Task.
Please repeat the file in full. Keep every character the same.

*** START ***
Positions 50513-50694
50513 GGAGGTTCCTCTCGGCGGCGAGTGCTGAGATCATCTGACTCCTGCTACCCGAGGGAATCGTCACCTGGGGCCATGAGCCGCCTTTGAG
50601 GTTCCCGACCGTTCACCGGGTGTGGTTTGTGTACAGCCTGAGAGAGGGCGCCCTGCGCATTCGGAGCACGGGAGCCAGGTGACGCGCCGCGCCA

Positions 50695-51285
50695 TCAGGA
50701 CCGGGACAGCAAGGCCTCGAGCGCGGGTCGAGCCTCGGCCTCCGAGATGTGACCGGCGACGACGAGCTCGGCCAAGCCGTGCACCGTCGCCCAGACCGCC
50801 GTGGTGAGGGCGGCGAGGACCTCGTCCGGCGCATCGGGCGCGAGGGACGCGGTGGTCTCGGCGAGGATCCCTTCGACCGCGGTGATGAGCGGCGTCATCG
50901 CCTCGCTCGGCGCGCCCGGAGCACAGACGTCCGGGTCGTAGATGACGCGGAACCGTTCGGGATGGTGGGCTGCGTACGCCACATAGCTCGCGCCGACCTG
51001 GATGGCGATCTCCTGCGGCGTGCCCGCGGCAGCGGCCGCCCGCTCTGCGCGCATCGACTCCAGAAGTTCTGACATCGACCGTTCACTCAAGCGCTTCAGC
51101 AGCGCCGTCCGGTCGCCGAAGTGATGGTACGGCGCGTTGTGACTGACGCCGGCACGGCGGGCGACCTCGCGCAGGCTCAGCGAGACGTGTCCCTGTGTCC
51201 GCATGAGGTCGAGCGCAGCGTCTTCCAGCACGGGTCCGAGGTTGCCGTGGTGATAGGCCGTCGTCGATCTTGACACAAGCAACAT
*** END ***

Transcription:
Positions 50513-50694
50513 GGAGGTTCCTCTCGGCGGCGAGTGCTGAGATCATCTGACTCCTGCTACCCGAGGGAATCGTCACCTGGGGCCATGAGCCGCCTTTGAG
50601 GTTCCCGACCGTTCACCGGGTGTGGTTTGTGTACAGCCTGAGAGAGGGCGCCCTGCGCATTCGGAGCACGGGAGCCAGGTGACGCGCCGCGCCA

Positions 50695-51285
50695 TCAGGA
50701 CCGGGACAGCAAGGCCTCGAGCGCGGGTCGAGCCTCGGCCTCCGAGATGTGACCGGCGACGACGAGCTCGGCCAAGCCGTGCACCGTCGCCCAGACCGCC
50801 GTGGTGAGGGCGGCGAGGACCTCGTCCGGCGCATCGGGCGCGAGGGACGCGGTGGTCTCGGCGAGGATCCCTTCGACCGCGGTGATGAGCGGCGTCATCG
50901 CCTCGCTCGGCGCGCCCGGAGCACAGACGTCCGGGTCGTAGATGACGCGGAACCGTTCGGGATGGTGGGCTGCGTACGCCACATAGCTCGCGCCGACCTG
51001 GATGGCGATCTCCTGCGGCGTGCCCGCGGCAGCGGCCGCCCGCTCTGCGCGCATCGACTCCAGAAGTTCTGACATCGACCGTTCACTCAAGCGCTTCAGC
51101 AGCGCCGTCCGGTCGCCGAAGTGATGGTACGGCGCGTTGTGACTGACGCCGGCACGGCGGGCGACCTCGCGCAGGCTCAGCGAGACGTGTCCCTGTGTCC
51201 GCATGAGGTCGAGCGCAGCGTCTTCCAGCACGGGTCCGAGGTTGCCGTGGTGATAGGCCGTCGTCGATCTTGACACAAGCAACAT